by James Joyce
Deasy is a minor character and is represented as something of a fool. In the "Nestor" episode, he lectures Stephen about money and English history, but it is clear that Stephen does not respect him. Much of what Deasy says is cliché and unoriginal, and he makes several mistakes as he attempts to quote various people. When Stephen responds elusively, telling him that God is a shout in the street or that history is a nightmare from which he is trying to awake, Deasy does not know what to make of it.
Aside from the fact that Stephen does not seem to respect Deasy as a figure of authority, there are a few other things that make Deasy an undesirable character in Stephen's eyes. First, he is an English sympathizer, in contrast to Stephen whose sympathies are with Ireland though he resists the pull of Irish nationalism. Second, Deasy is a blatant anti-Semite. He explains that Jews are the national problem in England, and chases after Stephen to tell an offensive lame joke about why the Irish never persecuted the Jews. Though Stephen does not respond, we get a sense of his reaction through the description of Deasy's laugh as something quite disgusting.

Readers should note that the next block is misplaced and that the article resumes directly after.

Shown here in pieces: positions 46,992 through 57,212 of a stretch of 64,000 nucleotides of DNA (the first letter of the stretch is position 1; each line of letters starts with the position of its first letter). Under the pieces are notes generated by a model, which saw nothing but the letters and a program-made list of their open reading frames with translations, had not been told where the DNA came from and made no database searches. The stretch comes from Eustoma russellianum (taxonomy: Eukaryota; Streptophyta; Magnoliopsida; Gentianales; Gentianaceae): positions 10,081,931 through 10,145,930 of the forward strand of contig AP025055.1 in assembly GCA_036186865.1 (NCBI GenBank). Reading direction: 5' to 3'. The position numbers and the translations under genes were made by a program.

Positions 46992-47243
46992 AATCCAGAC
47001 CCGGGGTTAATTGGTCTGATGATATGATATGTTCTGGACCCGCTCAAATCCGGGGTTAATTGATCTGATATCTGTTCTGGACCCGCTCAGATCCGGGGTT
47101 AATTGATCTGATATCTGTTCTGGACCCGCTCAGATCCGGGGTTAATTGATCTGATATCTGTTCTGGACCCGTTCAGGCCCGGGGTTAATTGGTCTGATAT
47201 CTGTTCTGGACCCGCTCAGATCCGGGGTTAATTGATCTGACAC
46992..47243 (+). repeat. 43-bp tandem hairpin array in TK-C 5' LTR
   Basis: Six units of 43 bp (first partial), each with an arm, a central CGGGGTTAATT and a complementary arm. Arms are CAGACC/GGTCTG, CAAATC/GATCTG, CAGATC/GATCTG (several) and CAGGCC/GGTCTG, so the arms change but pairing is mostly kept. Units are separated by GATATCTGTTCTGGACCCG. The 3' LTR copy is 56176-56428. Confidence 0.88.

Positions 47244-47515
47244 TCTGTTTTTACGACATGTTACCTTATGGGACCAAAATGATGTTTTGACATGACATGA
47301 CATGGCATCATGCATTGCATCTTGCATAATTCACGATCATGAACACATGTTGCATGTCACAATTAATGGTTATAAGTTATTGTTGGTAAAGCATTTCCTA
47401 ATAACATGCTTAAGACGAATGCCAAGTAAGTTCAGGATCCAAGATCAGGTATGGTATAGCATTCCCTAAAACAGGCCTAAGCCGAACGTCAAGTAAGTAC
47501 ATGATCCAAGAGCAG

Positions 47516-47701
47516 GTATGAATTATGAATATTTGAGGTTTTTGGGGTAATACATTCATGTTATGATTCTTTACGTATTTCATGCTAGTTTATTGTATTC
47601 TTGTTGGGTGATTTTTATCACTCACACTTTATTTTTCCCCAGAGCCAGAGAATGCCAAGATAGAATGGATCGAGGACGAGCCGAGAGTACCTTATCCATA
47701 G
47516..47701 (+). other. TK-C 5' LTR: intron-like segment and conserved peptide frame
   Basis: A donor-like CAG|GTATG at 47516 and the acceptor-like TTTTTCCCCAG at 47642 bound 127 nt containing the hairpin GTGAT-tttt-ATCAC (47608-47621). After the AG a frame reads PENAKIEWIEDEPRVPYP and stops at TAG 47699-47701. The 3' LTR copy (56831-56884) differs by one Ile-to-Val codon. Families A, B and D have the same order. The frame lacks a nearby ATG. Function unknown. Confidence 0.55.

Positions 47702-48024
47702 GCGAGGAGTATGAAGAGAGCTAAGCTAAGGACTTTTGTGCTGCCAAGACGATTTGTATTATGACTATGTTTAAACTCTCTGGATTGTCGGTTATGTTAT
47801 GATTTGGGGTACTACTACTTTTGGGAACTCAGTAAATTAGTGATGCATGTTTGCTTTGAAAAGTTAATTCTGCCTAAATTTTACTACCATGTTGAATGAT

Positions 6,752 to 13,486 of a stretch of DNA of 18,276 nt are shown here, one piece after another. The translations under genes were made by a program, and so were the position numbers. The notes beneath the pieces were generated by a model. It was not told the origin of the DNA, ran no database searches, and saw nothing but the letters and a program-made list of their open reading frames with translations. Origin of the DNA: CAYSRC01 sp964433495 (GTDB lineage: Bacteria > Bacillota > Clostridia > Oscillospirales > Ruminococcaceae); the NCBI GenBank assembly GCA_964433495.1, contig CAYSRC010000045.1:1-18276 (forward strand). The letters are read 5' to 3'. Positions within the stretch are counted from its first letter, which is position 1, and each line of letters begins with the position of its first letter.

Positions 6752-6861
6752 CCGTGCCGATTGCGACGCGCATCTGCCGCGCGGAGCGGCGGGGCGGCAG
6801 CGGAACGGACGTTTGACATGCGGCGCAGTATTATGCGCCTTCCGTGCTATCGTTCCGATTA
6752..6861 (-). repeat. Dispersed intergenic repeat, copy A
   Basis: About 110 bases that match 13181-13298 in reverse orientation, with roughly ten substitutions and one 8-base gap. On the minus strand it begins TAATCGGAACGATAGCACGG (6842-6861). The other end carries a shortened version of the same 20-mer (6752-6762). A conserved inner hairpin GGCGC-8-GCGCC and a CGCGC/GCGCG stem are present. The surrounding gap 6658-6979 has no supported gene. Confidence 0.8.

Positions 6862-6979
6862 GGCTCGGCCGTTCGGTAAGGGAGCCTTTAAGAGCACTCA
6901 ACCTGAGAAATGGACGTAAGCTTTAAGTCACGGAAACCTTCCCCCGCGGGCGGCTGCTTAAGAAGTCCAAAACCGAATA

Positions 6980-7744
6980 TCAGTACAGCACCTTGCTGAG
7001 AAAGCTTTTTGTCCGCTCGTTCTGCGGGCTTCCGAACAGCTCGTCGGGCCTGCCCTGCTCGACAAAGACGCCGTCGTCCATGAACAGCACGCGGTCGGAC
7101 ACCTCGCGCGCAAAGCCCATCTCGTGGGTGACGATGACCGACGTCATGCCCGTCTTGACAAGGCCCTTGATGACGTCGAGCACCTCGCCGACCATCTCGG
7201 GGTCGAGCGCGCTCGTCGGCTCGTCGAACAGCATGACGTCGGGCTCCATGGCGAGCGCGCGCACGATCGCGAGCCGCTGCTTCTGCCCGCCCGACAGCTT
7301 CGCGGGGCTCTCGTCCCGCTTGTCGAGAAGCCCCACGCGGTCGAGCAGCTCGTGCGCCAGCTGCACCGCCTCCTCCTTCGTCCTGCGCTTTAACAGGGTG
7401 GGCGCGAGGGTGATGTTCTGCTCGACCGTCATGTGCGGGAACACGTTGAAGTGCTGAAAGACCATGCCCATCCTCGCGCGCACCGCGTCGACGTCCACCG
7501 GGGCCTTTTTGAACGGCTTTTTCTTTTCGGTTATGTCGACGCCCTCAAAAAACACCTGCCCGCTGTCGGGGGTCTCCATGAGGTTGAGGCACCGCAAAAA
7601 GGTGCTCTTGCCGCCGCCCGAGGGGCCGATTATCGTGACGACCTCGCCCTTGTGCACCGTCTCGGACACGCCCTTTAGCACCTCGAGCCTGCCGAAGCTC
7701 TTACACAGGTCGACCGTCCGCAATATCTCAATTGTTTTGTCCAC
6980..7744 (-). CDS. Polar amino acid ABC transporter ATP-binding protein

A bit later, we get another perspective on Deasy. When Stephen delivers his article on foot and mouth disease to the newspaper, the other men joke about the article. It becomes clear that Deasy is not a very well respected man around town. One of them starts to go on about how awful Deasy's wife is to him, and Stephen, who openly resents Deasy in earlier chapters, begins to take a more sympathetic view of him. Though Stephen does not condone them, he gets a sense of where some of Deasy's stronger prejudices come from.